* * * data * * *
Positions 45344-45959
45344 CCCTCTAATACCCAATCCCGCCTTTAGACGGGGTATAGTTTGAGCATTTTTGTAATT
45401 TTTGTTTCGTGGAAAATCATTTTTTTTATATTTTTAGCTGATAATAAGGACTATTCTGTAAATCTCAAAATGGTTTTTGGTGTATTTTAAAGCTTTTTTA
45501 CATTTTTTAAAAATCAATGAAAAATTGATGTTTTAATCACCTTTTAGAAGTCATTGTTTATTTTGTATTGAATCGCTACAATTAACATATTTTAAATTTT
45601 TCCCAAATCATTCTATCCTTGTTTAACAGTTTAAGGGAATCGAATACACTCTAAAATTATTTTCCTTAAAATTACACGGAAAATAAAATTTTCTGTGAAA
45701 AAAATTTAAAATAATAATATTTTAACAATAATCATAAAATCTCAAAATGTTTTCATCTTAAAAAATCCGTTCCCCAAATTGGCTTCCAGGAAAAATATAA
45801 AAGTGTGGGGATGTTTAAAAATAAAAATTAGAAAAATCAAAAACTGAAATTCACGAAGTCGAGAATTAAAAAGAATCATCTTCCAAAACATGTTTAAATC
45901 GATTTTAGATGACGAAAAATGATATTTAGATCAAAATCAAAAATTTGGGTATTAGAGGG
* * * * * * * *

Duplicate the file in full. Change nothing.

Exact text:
Positions 45344-45959
45344 CCCTCTAATACCCAATCCCGCCTTTAGACGGGGTATAGTTTGAGCATTTTTGTAATT
45401 TTTGTTTCGTGGAAAATCATTTTTTTTATATTTTTAGCTGATAATAAGGACTATTCTGTAAATCTCAAAATGGTTTTTGGTGTATTTTAAAGCTTTTTTA
45501 CATTTTTTAAAAATCAATGAAAAATTGATGTTTTAATCACCTTTTAGAAGTCATTGTTTATTTTGTATTGAATCGCTACAATTAACATATTTTAAATTTT
45601 TCCCAAATCATTCTATCCTTGTTTAACAGTTTAAGGGAATCGAATACACTCTAAAATTATTTTCCTTAAAATTACACGGAAAATAAAATTTTCTGTGAAA
45701 AAAATTTAAAATAATAATATTTTAACAATAATCATAAAATCTCAAAATGTTTTCATCTTAAAAAATCCGTTCCCCAAATTGGCTTCCAGGAAAAATATAA
45801 AAGTGTGGGGATGTTTAAAAATAAAAATTAGAAAAATCAAAAACTGAAATTCACGAAGTCGAGAATTAAAAAGAATCATCTTCCAAAACATGTTTAAATC
45901 GATTTTAGATGACGAAAAATGATATTTAGATCAAAATCAAAAATTTGGGTATTAGAGGG